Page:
Mark Finazzo, who was working in a Columbus beer brewery at the time of the pandemic, lost his job to lockdown measures. He was left with months of isolation, anxiety, and helplessness. All he could do was watch the coronavirus outbreak on the television news.
Today, Mr. Finazzo, a 35-year-old, is in his first semester of Ohio State University. He is getting his second bachelor’s degree, this one in microbiology, hoping to become a research scientist — like the people striving to create a vaccine he watched and read about as he sat on his couch in the pandemic’s earliest, darkest days.
“When I saw footage of hospital tents being erected in Central Park, it was like, ‘Wow, life is fragile and precious,’” Mr. Finazzo said, referring to the field hospitals New York City mustered in the spring of 2020. “‘I should probably do something to help out besides make a delicious poison that we like to drink.’”
The virus’s toll cannot be overstated: It has stolen over 800,000 American lives, and millions globally. It has destroyed lives, altered children’s lives, and left a lasting emotional mark. Many feel a familiar sense of foreboding at the beginning of yet another year with Covid-19 in our midst, its latest variant on the rise.
Yet, there has been remarkable resilience in the valley under the virus’ shadow. It is evident in the lightning-fast creation and distribution of vaccines that have largely eliminated Covid-19. Recent findings suggest that these methods may prove to be effective in fighting H.I.V. AIDS. It’s in every pivot made by a canny businessman that saved a company, and every government agency that promoted innovative change in chaotic times.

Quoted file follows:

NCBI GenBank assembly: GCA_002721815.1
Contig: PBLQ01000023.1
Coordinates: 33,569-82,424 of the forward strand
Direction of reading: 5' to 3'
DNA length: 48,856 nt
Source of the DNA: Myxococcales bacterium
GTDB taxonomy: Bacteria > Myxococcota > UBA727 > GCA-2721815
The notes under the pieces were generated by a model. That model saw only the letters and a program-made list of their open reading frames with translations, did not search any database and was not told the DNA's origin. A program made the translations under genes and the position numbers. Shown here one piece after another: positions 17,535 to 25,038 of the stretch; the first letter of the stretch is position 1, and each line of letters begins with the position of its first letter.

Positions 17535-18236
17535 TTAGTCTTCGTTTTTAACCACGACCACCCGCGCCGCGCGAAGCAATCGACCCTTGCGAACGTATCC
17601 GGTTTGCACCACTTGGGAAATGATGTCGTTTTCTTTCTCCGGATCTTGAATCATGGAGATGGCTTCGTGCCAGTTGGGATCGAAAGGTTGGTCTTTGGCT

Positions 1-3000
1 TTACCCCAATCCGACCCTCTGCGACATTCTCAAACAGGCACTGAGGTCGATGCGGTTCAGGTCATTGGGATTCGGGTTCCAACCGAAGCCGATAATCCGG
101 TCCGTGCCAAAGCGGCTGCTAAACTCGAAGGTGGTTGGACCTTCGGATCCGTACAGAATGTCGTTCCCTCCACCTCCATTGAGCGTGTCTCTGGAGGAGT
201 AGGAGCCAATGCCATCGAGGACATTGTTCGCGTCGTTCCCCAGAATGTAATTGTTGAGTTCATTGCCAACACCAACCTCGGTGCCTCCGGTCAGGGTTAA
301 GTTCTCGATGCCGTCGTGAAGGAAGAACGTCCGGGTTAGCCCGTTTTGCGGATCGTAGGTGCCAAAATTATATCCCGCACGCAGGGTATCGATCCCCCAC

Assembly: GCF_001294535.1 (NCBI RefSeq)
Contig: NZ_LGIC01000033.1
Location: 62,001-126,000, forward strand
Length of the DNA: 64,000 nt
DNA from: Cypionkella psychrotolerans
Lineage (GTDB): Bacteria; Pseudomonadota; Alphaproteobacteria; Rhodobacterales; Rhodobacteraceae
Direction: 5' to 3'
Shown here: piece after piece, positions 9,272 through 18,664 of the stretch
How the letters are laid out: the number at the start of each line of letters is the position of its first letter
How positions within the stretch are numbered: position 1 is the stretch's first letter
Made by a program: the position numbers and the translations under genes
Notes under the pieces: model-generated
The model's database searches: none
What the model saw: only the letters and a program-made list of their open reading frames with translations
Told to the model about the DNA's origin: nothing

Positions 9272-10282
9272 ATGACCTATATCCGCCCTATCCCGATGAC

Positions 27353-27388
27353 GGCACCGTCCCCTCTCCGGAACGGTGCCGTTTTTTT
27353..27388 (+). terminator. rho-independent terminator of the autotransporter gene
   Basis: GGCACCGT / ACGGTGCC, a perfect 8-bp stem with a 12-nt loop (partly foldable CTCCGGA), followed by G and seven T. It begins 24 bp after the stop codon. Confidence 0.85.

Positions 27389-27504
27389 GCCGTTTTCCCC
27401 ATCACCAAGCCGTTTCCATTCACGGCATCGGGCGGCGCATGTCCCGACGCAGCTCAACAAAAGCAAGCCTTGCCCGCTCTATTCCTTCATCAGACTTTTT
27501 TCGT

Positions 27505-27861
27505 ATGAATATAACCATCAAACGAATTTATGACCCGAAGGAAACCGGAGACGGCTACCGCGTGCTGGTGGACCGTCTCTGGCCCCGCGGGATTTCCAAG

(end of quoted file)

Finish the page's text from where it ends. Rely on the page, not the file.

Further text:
It is people like Mr. Finazzo that have not shatterned despite seismic social shifts. They have shifted as well.
“The experience of the pandemic has shown we are more resilient than conventional wisdom would suggest,” said George A. Bonanno, a professor of clinical psychology at Columbia University Teachers College and author of “The End of Trauma,” a book about the psychology of human resilience.
Many people continue to struggle with grief, trauma, and the key to resilience in the face of disaster are threefold, Dr. Bonanno explained. First, identify the root cause of the distress, and then brainstorm a solution. Finally, remain flexible to find a new remedy if that doesn’t work.
“I see time and time again that people are resilient,” he said. “The pandemic has shown this in spades.”
The onslaught caused by the sick has left many medical professionals and stretched out hospitals. But it has also revolutionized some parts of the field, said Dr. Rita A. Manfredi, a clinical professor at the George Washington University School of Medicine and Health Sciences, and a co-author of “The silver linings of COVID-19: Uplifting effects of the pandemic” in “Academic Emergency Medicine,” a medical journal.
Dr. Manfredi gave one example: Telemedicine, which officials expanded permissions for during pandemic, made it easier to get care for many people. It is likely to be here for the long-term.